Saturday, July 12, 2014

Old Jazz Cd's - Part Six

Enrico Pieranunzi, Marc Johnson, Joey Baron
Deep Down

By C. Katz
I must admit not every outing of Pieranunzi has been a favorite of mine (some of the European themed LP/CD's).And I wouldn't say Marc Johnson or Joey Baron would be among my top five on a list of bass players or drummers.But here it just plain works. Pierenunzi is obviously heavily influenced by Bill Evans (here he penned "Evans Remembered" and "Don't Forget The Poet") and plays Evans "TTT".This and Evans associated material "We'll Be Together Again" and "Someday My Prince Will Come".though rotted in Evans the influence of others who followed or were influenced by his path are here.But what makes this a GREAT session id the interplay of the three members.They are in sync the way Evans,Lafaro,and Motian were.And it's the synthesis as opposed to the sum of it's parts that makes this a wonderful CD.You won't be disaponted if you have ever enjoyed a Pieranunzi CD.
Cheers, Chazz

Sarah Vaughan
After Hours

By Mary Whipple
In this most unusual album, Sarah Vaughan conjures up images of after hours performances in smoke-filled clubs, where a few sad and lonely people nurse their drinks and listen to a solitary singer crooning softly. Here Vaughan sings "pure," without a big band behind her, without sharing the stage with a jazz superstar, and without any restrictions on her own interpretations. Accompanied only by a guitar (Mundell Lowe) and a bass (George Duvivier), both of which play quietly in the background, Vaughan turns in a remarkable performance, recording her most intimate album, one in which she makes the listener feel as if each song is sung for him/her and no one else.
Her famous versatility is on display here, but it is far more subtle than in most of her other albums, since nearly all these songs are slow and lacking in pyrotechnics. Changes in mood are controlled totally by Sarah and not by her accompanists. In "My Favorite Things," a surprising introduction to this album, she sounds like an ingénue, singing in a light soprano without any hint of the deeper register for which she is famous--until halfway through, when the beat picks up and the real Sarah starts to emerge. "Every Time We Say Goodbye," a melancholy song, has a swing beat, and "Easy to Love" is sung almost a capella, with her finger snapping audible in the background. In "Sophisticated Lady," slowly paced and contemplative, she sounds like the great jazz singer we know, but quieter than usual, and in "Great Day," the fastest song on the album, she dances across her notes, improvising as she goes.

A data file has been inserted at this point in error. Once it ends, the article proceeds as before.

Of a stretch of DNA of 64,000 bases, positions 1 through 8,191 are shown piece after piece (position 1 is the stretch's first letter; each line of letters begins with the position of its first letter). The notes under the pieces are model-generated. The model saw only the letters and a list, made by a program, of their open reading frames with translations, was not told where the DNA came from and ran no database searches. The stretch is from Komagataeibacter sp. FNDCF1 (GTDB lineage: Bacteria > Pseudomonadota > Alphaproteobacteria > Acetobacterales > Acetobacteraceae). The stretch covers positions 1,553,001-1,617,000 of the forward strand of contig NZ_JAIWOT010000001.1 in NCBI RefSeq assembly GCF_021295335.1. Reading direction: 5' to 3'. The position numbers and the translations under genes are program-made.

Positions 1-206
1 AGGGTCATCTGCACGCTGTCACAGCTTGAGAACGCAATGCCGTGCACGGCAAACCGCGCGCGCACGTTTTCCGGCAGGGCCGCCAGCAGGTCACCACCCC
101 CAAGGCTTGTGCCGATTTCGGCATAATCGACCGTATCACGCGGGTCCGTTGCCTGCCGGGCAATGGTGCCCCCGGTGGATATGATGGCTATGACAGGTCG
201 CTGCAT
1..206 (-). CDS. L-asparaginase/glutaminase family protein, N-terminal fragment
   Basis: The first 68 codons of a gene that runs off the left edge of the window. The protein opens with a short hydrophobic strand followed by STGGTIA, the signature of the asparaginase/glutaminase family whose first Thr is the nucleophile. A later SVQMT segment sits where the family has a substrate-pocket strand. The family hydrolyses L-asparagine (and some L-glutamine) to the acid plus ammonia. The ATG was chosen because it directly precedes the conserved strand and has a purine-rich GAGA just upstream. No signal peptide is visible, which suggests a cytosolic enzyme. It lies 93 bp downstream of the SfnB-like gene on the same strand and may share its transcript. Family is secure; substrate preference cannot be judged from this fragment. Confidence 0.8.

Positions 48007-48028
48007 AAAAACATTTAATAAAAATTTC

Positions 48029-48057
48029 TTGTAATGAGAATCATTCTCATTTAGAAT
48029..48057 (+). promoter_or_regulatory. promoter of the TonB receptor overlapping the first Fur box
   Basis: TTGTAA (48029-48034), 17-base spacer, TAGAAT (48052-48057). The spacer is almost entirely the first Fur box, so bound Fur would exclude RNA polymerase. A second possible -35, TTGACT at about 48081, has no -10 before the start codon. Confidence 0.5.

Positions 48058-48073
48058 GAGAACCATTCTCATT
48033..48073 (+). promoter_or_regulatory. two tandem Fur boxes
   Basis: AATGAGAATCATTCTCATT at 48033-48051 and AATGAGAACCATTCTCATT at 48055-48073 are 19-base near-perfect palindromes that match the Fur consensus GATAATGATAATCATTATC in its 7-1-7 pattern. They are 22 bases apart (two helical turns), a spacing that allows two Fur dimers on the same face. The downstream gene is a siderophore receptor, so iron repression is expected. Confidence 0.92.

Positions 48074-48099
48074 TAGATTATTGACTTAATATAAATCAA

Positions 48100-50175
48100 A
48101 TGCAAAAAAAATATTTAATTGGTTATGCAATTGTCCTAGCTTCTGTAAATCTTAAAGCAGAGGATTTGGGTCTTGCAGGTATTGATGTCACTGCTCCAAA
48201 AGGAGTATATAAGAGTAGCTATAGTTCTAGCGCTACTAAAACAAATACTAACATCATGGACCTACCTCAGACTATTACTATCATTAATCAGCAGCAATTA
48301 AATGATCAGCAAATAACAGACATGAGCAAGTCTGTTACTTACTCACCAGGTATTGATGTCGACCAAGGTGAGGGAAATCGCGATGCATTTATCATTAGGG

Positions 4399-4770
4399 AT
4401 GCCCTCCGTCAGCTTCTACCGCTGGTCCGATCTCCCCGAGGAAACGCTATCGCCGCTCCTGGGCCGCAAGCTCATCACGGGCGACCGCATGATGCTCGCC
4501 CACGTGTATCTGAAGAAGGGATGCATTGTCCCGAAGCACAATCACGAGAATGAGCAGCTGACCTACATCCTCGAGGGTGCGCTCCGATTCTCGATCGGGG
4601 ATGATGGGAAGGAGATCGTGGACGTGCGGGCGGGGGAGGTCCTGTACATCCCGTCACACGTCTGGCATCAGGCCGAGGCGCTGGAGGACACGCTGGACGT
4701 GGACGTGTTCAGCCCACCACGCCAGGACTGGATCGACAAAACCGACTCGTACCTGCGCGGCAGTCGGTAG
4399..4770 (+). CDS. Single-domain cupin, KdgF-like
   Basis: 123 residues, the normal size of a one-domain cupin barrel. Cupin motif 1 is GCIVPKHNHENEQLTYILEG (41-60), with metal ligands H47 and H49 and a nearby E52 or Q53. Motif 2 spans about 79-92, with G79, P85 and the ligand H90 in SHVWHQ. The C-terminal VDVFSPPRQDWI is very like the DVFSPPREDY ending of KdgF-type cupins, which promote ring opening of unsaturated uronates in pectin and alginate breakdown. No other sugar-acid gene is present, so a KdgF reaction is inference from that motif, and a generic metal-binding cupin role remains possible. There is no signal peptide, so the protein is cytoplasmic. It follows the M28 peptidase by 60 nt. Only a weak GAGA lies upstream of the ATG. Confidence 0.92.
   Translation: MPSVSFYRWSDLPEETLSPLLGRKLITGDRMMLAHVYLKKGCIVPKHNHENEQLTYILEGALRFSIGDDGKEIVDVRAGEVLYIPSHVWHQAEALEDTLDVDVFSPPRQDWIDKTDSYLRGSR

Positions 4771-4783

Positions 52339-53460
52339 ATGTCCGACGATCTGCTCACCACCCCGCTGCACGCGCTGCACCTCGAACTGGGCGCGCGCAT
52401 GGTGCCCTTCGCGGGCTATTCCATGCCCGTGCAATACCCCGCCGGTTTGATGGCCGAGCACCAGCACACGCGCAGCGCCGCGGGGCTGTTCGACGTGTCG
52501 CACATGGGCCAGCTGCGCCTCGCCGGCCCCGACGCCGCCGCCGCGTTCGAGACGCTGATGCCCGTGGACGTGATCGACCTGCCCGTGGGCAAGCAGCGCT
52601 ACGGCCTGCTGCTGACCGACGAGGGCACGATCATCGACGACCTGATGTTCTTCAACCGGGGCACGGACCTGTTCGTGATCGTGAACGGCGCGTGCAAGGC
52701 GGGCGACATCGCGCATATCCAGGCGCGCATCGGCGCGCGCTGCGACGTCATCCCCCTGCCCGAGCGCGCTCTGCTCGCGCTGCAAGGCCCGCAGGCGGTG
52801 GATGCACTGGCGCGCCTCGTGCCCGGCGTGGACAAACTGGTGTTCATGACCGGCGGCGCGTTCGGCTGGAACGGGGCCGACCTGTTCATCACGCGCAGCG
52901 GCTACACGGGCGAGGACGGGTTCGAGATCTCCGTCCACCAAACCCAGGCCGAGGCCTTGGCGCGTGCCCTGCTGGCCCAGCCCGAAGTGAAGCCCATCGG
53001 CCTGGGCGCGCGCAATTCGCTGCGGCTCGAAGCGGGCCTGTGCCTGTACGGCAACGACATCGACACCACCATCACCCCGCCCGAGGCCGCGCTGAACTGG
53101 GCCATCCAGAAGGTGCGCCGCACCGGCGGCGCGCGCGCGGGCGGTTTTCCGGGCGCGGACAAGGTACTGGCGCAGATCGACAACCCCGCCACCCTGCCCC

The "real" Sarah Vaughan is totally in charge here, singing the mellowest, smoothest, and most intimate album ever, but it is a moody, blue Sarah in many songs--and the album is for quiet times, not celebrations. If you are a lover of Sarah Vaughan and ever fantasized about having her sing a private concert for you alone, this is your chance.

Warne Marsh with Hank Jones, George Mraz and Mel Lewis
Star Highs

By Scott Yanow
Tenor saxophonist Warne Marsh and pianist Hank Jones had not performed together before they met up in the studio to make what would be the second release for the Criss Cross label. With bassist George Mraz and drummer Mel Lewis completing the quartet, plenty of sparks fly between the two lead soloists. Marsh plays with more fire than one would expect from the cool-toned tenor; the material (four lesser-known tunes by the leader, one by Jones, "Moose the Mooche," and "Victory Ball") is fresher than usual, and the album can be easily recommended to straight-ahead jazz collectors.

Lena Horne
We'll Be Together Again

By Stephanie De Pue